Most people love latex because of its high-shine appearance, but shiny latex is polished latex. It is not possible for us to post out polished latex, because it sticks to itself and is difficult to separate on arrival. Which is why our clothing is sent out coated in talcum powder, to protect and seal the garment
Some people prefer to wear the items in their matte state, and the talc even makes slipping into the garment a little smoother. However, if one is after the high-shine effect they see on our website, they’d have to give it a once over with a soft cloth and latex polish. Luckily, this is super easy to do and only takes seconds, and we also happen to stock the polish you need on our website.
(4) Colours and staining
Latex is available in a variety of colours, many of which we stock on our website. However, did you know that light-coloured latex can stain? Even brighter colours like red, jade & hot pink can be stained, if not cared for correctly, the most common trigger being metal.
When polished latex is in contact with metal for longer periods, metal can discolour the latex. This is why we don’t offer certain styles with significant metal detailing in light colours, and why we always wrap press-studs and zips on coloured items in tissue when packing. This is also why we advise removing all body piercings and jewellery that could come into contact with light-coloured latex when worn.
Don’t worry, black latex is almost impossible to stain, and darker colours are generally less vulnerable. (All latex can discolour left out in sunlight though).
You can find more detailed info on how to care for your latex, and on how to avoid any issues with staining, on the site here.
(5) Washing and storage
Latex is meant to look tight and fit snugly when worn, which sometimes makes it tricky to get into. This is easily assisted by using a Latex Lubricant inside the garment.
Polishing latex, and using a lubricant, can leave your clothing a little ‘wet’, and slippery, so latex does need to be laundered, in its own specific way.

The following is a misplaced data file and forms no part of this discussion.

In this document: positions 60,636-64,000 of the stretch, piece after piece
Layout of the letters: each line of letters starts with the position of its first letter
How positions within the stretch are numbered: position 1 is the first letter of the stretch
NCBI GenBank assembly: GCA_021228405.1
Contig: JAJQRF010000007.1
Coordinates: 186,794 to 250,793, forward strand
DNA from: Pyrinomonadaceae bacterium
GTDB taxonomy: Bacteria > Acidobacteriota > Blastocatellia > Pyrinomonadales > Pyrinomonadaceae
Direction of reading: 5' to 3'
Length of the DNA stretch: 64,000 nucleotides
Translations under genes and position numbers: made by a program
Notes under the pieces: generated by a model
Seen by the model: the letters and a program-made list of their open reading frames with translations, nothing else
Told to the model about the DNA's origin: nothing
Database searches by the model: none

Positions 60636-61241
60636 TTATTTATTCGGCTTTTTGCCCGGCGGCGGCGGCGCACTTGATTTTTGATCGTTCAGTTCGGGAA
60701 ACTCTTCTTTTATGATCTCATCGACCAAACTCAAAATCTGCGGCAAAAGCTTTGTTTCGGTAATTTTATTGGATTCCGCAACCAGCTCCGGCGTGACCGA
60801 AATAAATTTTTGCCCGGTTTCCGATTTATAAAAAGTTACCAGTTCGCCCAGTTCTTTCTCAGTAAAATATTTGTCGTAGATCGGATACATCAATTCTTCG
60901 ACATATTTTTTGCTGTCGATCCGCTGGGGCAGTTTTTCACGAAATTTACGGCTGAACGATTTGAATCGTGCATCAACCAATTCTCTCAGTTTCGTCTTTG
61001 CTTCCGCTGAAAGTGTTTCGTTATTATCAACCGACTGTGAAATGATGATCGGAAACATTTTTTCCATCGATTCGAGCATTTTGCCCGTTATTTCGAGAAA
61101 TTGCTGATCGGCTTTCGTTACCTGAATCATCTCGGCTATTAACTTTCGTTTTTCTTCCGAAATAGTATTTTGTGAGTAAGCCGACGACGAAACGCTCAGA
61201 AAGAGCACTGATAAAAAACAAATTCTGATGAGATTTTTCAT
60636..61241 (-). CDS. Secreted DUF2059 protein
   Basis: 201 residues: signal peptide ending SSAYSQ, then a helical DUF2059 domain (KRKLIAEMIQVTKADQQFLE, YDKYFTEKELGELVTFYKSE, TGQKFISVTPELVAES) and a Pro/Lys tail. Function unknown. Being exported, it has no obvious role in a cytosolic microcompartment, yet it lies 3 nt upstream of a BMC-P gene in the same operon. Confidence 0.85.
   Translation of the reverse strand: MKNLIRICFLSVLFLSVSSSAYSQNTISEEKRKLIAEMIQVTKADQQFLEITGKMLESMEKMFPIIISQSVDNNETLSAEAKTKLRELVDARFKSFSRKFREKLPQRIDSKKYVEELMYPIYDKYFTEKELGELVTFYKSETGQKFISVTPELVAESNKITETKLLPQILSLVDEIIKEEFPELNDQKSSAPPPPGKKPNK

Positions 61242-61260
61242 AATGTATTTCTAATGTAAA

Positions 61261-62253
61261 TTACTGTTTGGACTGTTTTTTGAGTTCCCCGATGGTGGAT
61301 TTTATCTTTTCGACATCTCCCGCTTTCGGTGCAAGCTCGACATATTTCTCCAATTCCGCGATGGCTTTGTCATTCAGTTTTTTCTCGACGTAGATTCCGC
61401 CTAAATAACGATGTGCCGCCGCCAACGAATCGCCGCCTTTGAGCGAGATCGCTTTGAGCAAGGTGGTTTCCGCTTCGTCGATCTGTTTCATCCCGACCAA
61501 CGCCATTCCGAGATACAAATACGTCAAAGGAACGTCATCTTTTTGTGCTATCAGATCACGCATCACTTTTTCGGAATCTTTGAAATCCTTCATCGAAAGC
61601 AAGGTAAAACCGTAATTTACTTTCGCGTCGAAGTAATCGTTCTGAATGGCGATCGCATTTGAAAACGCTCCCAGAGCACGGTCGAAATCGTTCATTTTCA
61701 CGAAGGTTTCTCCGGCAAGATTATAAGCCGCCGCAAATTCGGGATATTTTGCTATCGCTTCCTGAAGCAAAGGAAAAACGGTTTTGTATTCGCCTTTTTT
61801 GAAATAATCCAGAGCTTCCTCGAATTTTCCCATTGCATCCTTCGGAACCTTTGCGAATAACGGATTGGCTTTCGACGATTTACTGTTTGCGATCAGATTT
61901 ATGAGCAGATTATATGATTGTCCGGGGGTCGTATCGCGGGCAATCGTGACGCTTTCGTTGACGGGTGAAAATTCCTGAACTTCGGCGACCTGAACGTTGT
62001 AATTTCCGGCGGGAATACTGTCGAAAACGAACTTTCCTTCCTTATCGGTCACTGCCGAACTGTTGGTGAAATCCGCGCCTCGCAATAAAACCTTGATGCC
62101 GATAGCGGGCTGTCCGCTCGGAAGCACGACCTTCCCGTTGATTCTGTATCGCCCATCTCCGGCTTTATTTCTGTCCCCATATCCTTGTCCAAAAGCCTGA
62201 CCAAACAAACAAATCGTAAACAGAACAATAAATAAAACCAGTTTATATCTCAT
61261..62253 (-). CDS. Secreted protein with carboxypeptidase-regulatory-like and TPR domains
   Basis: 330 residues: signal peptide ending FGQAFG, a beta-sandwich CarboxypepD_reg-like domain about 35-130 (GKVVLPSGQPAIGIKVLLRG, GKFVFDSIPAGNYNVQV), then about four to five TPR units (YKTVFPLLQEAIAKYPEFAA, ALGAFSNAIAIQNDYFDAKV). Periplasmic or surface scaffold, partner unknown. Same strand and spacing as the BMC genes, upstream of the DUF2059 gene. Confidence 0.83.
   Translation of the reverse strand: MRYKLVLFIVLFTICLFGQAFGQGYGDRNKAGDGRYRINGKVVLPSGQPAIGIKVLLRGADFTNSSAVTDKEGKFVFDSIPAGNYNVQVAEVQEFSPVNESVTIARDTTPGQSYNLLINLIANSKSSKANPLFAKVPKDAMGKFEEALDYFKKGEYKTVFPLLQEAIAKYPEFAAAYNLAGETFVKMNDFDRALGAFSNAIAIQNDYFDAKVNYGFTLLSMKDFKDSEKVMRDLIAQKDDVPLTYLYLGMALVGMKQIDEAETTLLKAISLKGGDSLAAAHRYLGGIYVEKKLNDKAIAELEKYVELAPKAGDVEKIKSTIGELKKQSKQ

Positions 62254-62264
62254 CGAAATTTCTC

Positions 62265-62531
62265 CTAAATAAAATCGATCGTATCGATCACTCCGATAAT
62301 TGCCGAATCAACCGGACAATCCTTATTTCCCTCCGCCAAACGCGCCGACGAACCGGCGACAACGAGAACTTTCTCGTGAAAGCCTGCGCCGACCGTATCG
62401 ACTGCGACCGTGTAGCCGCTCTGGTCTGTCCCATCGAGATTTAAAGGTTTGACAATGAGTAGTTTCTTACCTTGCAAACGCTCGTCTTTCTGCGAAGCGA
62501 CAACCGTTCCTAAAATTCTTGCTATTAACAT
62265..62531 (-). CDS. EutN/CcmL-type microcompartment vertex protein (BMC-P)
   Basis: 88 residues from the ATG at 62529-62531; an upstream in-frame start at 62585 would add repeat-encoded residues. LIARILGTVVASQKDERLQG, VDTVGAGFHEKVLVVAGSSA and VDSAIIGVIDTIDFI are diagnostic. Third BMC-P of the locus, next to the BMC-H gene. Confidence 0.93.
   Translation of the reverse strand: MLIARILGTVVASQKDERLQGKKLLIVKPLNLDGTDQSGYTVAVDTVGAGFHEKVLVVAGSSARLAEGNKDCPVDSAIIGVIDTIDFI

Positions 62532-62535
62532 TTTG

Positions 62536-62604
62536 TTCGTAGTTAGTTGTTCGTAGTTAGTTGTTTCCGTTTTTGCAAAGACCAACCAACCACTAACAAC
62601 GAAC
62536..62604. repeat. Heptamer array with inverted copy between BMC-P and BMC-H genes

We recommend washing your latex pieces in lukewarm water with a little gentle soap, then rinsing thoroughly with clean lukewarm water. Then hanging it to drip dry (ideally over a bath), in a manner where it doesn’t come into contact with any metal surfaces, and is not in direct sunlight.
Never put your latex in the washing machine, tumble dryer or leave to dry on a radiator, as its will most likely melt!. And as for storage, this is best done on a hanger, covered with a garment bag, in a cool, dark place, (like a wardrobe!), with any metal bits of the hanger covered in tissue or plastic.
You can find fully comprehensive info on how to care for your latex here on the site.
Information overload? Perhaps, but it soon becomes second nature when you know the basics. If, like me, you’ve never experimented with wearing latex before and are only just dipping your toes into the world of latex fashion, some of the pieces I’m looking to invest in over the next few months include items I can easily wear matte or shiny, depending on my mood. I can easily mix pieces like the leggings and studded cropped jacket in with my daily wardrobe and when I’ve worked my way up, I plan to invest in the Trench Coat, which I could wear year-round with everything, especially since I live in rainy England!
Thank you for coming to my TED talk! I’d love to hear your thoughts on latex and if you’re learned something new here today you didn’t already know. You can hit me up in the comments below or chat to me about all things latex and fashion by emailing firstname.lastname@example.org. See you there!